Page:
After a joint replacement, you may want to return to the activities you love right away. However, your new joint may not be ready to handle that level of stress quite yet. Here’s what you can expect from your return to sport following a joint replacement:


Both hip replacements and knee replacements typically call for low impact activities post-operation. During the first six weeks after your joint replacement, your focus should be on building strength, balance, and walking without help. After the first six weeks, your goals will shift toward returning to daily activities. At this point, if your recovery is going smoothly, your doctor may clear you for normal function.

Everyone rehabilitates at a different pace, so it is important to listen to your body and not push before you’re ready.

Returning to Sports

Hip and knee replacements typically require 3-6 months of recovery prior to returning to athletics, although, it can take up to a year to fully heal. We recommend easing back into a fitness routine and avoiding high impact sports. Generally, sports such as swimming, doubles tennis, and golf are acceptable. Don’t be discouraged if you are experiencing difficulties returning to sport; instead, give yourself some extra time.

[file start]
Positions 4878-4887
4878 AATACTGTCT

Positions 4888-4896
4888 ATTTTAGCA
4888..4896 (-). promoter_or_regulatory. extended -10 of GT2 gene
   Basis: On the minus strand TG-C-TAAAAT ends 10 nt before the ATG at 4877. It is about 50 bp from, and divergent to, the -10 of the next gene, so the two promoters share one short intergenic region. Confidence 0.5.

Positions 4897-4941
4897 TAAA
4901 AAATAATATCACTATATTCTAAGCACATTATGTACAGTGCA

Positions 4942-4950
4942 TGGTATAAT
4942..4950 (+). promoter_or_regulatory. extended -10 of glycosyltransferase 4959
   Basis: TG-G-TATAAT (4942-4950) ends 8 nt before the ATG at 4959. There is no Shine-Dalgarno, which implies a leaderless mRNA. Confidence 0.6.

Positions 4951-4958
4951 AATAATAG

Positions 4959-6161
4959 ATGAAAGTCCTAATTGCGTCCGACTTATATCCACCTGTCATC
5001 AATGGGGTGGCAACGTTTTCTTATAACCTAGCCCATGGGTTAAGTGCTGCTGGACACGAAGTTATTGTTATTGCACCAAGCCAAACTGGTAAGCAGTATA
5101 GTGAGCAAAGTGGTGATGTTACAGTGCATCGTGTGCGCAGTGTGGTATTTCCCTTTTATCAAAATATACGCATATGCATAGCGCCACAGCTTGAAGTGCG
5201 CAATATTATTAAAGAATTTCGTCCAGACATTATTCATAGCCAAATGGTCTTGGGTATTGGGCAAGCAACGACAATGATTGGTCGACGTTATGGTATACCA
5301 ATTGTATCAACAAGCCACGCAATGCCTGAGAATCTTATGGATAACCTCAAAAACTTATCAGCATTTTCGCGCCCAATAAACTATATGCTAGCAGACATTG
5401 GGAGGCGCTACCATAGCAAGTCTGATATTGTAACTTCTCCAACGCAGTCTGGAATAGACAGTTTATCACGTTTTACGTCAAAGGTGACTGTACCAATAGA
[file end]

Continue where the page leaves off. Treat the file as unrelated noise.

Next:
Before returning to sports, it is important to understand your body’s limitations. Any sport or activity that you could not physically perform prior to your replacement should be avoided. That said, you should be able to return to lower impact activities. If you are suffering from aches and occasional pain, stop activities immediately and contact your physician.

Low and High Impact Sports

Low impact sports are a great way to stay healthy and keep your joint in shape. Consult your doctor before returning to sport, so you can keep your joint healthy for years to come! Here are a few low impact activities your doctor may recommend:

  • Cycling
  • Swimming
  • Walking
  • Gentle aerobics-style calisthenics
  • Low-resistance weightlifting

While low impact sports can keep your joint healthy, high impact sports can cause harm to your new joint. Consult your doctor before performing any high impact activities. Your doctor may advise against these activities:

  • Baseball
  • Basketball
  • Football
  • Hockey
  • Soccer
  • High-impact aerobics
  • Gymnastics
  • Jogging
  • Powerlifting

Regaining the strength and mobility following your joint replacement takes time. You will find that certain sports will be easier on your new joint than others. You should keep this in mind when discussing your situation with your doctor.

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